Even though we’re still waiting for our jetpacks, hoverboards, and flying cars (looking at you, scientists), people from 2 generations ago would probably view our world as something out of sci-fi.
Think about it: we use our phones to find out everything from the night’s movie times to who the president of Burundi is — without talking to a single person. We can talk to our cars as if they were people. And our cars can take over for us if we happen to lose attention and drift. All pretty cool — especially if you have a hankering for a “damn fine piece of pie” or happen to nod off for a second (i.e., fall into a microsleep).
On the other hand, we’ve got groups like Anonymous capable of shutting down such seemingly impregnable federal websites as FBI.gov. We get emails from supposed Nigerian princes and the hacked accounts of friends promising or asking for vast sums of money. We live in a world where our credit card numbers — and our very identities — can be taken and used by others if we’re not careful.
And soon, a National Academy of Sciences panel warns, we may need to worry about hackers breaking into our cars, too.
How car hacking can occur
The problem is that modern-day cars have 2 sets of computerized systems: one that controls informational and entertainment (infotainment) devices like OnStar® (which will soon have social network integration), and another that controls vital functions like braking.
And unfortunately, though they’re designed to be entirely separate, it could be possible for savvy hackers to exploit the entertainment computers to access the safety-related ones.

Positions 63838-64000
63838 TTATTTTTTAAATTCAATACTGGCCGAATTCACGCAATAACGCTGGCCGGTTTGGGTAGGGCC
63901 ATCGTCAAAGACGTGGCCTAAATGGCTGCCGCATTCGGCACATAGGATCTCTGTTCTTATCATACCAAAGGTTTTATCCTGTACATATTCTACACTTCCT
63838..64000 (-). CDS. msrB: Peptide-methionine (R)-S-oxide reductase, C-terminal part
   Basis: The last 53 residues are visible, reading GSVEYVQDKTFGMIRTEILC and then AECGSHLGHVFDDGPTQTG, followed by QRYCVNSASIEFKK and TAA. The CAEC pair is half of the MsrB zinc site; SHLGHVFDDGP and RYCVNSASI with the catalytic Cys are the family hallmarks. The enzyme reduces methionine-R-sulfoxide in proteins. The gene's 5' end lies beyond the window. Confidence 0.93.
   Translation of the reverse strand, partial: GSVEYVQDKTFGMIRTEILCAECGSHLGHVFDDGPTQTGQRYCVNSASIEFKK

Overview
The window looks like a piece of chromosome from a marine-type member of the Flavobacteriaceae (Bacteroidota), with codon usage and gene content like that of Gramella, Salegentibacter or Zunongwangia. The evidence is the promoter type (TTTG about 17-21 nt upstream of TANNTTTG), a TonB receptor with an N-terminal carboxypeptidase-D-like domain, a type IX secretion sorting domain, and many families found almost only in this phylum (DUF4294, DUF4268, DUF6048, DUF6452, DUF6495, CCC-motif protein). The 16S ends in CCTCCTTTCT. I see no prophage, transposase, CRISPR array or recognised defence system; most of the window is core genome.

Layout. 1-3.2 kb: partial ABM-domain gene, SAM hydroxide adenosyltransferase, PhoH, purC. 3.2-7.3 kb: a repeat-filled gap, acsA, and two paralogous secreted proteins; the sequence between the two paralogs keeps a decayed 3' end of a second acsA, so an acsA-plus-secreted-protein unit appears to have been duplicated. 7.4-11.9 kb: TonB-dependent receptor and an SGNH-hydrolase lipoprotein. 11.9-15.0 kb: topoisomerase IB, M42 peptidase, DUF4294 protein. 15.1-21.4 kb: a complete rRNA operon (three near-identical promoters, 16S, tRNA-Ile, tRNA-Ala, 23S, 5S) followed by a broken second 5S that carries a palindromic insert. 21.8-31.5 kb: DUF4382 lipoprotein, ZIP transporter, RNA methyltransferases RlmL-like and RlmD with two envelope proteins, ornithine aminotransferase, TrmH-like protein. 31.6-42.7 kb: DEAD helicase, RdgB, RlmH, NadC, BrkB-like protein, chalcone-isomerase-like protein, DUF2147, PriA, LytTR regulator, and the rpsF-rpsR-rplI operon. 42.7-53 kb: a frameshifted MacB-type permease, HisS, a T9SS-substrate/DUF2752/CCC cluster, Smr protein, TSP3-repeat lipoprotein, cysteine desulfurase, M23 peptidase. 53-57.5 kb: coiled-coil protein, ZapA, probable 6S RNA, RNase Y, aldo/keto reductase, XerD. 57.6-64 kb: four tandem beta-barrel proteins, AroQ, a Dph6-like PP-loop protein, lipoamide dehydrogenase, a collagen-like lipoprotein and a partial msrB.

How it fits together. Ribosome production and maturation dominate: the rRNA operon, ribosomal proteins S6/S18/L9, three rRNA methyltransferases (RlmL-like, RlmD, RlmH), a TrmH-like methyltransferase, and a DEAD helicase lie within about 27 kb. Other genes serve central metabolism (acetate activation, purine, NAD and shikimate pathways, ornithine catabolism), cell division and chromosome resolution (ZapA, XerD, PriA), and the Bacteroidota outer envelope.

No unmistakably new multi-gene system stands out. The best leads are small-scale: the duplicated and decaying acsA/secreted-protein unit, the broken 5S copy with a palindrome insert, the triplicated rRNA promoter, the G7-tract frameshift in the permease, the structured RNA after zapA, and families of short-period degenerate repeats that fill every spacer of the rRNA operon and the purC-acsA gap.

Stefan Savage and Tadayoshi Kohno — professors at UC San Diego and University of Washington, respectively — have found ways to exploit cars’ telematics systems, which make mobile communications possible. They also managed to insert an infected CD into a car’s compact-disc player and use it to control safety systems.
No real-world hackers seem to have pulled the trick off — yet. But a National Academy of Sciences panel is urging automakers to develop solutions before car hacking becomes a dangerous reality.
In fact, SAE International, the Society of Automotive Engineers, is already working to develop industry standards for in-car electronics that will help address just this problem. But even with these standards in place, it could be difficult for authorities to identify cybersecurity vulnerabilities.
After all, automakers and safety experts aren’t cybersecurity experts. In fact, authorities already have their hands full investigating normal malfunctions in auto electronics. And a recent study proves it.
NHTSA ill-prepared to assess modern car electronics
According to the National Research Council (NRC), the National Highway Traffic Safety Administration (NHTSA) lacks the tools and knowledge necessary to properly analyze in-car electronics’ safety. (Including how secure they are against cyber attacks.)
In a recent 162-page NRC study requested by the NHTSA, the research council declared 2 major findings. One, that the NHTSA had been correct in saying that it could find no electronics defects behind recent unexpected acceleration troubles with Toyotas. And 2, that despite the accuracy of these findings, the NHTSA isn’t equipped to keep up with high-speed developments in cars’ electronic devices.
To address the problem, the NRC has issued several recommendations, including the appointment of an outside technical advisory panel to help the NHTSA.
Now that you know a little more about car hacking, what do you think? Will cybersecurity someday be an important consideration when buying a car? Do you think the NHTSA is properly prepared to handle issues involving the complex electronics in today’s cars? Let us know.